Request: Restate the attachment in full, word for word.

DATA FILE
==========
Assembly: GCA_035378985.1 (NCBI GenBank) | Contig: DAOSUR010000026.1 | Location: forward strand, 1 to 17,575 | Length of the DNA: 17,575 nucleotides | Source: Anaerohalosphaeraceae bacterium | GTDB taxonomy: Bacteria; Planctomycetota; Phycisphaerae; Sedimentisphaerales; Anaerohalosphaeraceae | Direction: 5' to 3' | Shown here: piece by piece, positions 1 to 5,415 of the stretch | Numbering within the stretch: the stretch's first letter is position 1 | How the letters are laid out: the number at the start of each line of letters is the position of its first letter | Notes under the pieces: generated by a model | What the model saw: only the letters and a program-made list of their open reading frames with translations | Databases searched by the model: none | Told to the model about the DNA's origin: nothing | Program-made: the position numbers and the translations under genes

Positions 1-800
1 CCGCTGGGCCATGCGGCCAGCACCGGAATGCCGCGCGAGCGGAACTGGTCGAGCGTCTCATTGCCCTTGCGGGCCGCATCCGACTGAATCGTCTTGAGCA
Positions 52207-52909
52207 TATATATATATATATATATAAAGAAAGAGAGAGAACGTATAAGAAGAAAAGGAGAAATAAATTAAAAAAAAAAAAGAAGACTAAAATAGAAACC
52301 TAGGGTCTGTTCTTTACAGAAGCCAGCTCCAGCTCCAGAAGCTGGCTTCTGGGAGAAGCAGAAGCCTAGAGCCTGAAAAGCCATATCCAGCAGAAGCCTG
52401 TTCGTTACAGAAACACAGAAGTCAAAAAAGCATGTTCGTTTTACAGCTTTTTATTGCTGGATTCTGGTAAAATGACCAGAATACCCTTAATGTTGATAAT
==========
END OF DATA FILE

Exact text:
Assembly: GCA_035378985.1 (NCBI GenBank) | Contig: DAOSUR010000026.1 | Location: forward strand, 1 to 17,575 | Length of the DNA: 17,575 nucleotides | Source: Anaerohalosphaeraceae bacterium | GTDB taxonomy: Bacteria; Planctomycetota; Phycisphaerae; Sedimentisphaerales; Anaerohalosphaeraceae | Direction: 5' to 3' | Shown here: piece by piece, positions 1 to 5,415 of the stretch | Numbering within the stretch: the stretch's first letter is position 1 | How the letters are laid out: the number at the start of each line of letters is the position of its first letter | Notes under the pieces: generated by a model | What the model saw: only the letters and a program-made list of their open reading frames with translations | Databases searched by the model: none | Told to the model about the DNA's origin: nothing | Program-made: the position numbers and the translations under genes

Positions 1-800
1 CCGCTGGGCCATGCGGCCAGCACCGGAATGCCGCGCGAGCGGAACTGGTCGAGCGTCTCATTGCCCTTGCGGGCCGCATCCGACTGAATCGTCTTGAGCA
Positions 52207-52909
52207 TATATATATATATATATATAAAGAAAGAGAGAGAACGTATAAGAAGAAAAGGAGAAATAAATTAAAAAAAAAAAAGAAGACTAAAATAGAAACC
52301 TAGGGTCTGTTCTTTACAGAAGCCAGCTCCAGCTCCAGAAGCTGGCTTCTGGGAGAAGCAGAAGCCTAGAGCCTGAAAAGCCATATCCAGCAGAAGCCTG
52401 TTCGTTACAGAAACACAGAAGTCAAAAAAGCATGTTCGTTTTACAGCTTTTTATTGCTGGATTCTGGTAAAATGACCAGAATACCCTTAATGTTGATAAT